In a state with about 15,000 lakes and more than a quadrillion gallons of groundwater, it’s hard to believe that water could ever be in short supply. But across central Wisconsin, in a region known as the Central Sands, residents have watched water levels in lakes and small streams drop for years. Experts say the culprit is largely the burgeoning number of high-capacity wells, primarily for irrigation.
For some, the question is this: Who needs the water more — the potato plants or the trout?
“We view ourselves as good guys, we’re raising the food, we’re getting dirty doing it, we listen to cowboy songs on the radio, how can we be to blame for anything? It’s not easy confronting that we just might be the bull in the china shop.” — Justin Isherwood, a Central Wisconsin vegetable grower with about a dozen high-capacity wells.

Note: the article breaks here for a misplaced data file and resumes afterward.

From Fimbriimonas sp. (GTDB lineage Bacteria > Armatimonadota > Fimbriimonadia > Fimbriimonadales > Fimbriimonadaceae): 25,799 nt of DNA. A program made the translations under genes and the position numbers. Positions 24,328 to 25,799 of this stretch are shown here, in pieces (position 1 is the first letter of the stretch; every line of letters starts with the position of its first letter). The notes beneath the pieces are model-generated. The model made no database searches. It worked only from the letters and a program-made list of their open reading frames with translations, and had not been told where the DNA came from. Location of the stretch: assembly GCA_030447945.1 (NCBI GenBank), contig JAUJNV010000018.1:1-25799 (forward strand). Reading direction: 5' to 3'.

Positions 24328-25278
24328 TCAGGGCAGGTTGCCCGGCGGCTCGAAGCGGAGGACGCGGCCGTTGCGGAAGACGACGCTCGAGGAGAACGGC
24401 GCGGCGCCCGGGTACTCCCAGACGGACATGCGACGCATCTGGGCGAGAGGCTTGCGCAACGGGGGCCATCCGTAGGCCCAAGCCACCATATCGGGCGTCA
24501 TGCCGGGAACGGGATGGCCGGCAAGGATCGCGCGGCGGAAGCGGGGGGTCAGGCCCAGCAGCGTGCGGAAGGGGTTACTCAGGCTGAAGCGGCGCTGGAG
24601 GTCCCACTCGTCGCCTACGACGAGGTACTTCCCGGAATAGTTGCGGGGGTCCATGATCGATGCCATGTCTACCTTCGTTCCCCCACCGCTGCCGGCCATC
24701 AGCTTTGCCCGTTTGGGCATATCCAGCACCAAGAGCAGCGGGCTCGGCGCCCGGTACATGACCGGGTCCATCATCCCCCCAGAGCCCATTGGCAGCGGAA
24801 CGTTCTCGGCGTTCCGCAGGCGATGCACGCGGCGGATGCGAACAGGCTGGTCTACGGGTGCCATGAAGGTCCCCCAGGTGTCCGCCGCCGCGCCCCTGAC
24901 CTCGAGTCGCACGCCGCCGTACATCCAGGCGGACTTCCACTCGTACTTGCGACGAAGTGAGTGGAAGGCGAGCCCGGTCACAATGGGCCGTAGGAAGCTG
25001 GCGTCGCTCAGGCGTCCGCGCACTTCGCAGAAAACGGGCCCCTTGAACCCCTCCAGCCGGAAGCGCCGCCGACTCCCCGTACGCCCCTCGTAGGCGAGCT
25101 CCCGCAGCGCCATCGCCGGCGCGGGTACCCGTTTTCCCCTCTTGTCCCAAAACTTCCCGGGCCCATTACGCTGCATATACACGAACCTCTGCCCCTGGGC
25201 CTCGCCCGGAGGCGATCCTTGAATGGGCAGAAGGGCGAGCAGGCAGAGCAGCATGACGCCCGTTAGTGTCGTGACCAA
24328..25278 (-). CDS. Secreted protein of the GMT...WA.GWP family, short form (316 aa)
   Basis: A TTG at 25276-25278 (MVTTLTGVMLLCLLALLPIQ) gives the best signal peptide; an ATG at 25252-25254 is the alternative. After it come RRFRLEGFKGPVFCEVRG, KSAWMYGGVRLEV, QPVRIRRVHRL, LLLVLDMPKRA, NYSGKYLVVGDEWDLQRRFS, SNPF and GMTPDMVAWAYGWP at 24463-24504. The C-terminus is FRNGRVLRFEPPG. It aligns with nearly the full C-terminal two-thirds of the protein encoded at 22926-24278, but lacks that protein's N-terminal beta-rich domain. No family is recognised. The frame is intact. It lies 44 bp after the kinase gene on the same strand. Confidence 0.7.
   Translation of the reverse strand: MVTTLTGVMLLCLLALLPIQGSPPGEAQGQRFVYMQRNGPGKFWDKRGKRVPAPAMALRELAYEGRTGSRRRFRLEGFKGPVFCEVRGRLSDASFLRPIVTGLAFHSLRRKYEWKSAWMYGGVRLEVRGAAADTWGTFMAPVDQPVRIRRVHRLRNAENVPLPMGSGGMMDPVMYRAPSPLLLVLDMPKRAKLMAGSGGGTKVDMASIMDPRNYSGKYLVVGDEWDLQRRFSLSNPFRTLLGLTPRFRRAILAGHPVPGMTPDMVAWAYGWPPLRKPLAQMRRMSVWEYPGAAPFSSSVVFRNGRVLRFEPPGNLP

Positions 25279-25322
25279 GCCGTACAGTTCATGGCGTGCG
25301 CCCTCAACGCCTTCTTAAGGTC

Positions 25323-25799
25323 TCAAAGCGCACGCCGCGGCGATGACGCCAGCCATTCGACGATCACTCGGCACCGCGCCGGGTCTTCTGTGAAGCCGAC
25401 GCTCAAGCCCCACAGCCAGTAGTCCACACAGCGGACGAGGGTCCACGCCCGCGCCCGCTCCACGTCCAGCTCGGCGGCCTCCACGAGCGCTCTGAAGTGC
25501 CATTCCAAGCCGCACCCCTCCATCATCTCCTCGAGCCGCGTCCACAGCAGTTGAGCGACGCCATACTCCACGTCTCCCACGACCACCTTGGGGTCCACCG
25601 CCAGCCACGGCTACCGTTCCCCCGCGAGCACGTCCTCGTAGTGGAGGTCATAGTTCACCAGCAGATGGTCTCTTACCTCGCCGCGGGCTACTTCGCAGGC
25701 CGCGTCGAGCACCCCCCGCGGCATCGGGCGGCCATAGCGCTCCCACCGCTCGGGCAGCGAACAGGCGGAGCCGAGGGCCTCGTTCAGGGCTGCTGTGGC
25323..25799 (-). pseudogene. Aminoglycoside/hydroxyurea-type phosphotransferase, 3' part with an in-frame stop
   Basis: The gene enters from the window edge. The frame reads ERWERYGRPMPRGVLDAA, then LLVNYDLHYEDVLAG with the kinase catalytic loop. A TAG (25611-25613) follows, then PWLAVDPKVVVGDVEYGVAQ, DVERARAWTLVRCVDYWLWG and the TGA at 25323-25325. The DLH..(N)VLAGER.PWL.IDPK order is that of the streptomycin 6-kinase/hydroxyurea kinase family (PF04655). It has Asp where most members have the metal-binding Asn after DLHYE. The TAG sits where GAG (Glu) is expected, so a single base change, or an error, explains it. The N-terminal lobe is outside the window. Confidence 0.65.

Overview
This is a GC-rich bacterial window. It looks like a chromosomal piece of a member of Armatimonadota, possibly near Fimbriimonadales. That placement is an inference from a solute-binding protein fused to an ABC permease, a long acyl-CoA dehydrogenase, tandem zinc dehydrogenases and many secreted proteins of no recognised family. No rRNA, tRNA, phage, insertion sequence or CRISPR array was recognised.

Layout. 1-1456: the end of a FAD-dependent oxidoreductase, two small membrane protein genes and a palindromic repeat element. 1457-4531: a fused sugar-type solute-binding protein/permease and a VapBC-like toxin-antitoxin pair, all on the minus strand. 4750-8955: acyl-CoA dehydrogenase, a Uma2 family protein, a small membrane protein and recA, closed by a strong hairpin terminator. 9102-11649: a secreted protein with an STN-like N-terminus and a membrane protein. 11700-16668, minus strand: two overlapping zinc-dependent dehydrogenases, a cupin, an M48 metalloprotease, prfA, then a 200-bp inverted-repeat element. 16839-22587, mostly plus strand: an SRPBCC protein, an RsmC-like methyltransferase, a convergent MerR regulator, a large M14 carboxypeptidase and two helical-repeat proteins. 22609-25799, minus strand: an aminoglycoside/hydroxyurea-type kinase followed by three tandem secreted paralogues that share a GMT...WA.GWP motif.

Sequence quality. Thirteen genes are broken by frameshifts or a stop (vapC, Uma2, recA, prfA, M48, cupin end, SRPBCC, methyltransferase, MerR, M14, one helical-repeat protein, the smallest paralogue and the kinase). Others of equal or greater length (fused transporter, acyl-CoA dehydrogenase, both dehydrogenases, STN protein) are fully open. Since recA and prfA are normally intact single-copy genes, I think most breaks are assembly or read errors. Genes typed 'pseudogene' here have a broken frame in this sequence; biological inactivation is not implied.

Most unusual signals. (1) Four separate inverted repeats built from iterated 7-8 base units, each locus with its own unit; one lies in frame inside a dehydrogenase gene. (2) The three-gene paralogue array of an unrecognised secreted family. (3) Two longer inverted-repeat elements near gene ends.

Reporters Kate Prengaman and Kate Golden from the Wisconsin Center for Investigative Journalism cover the story; Water war pits Wisconsin farms against fish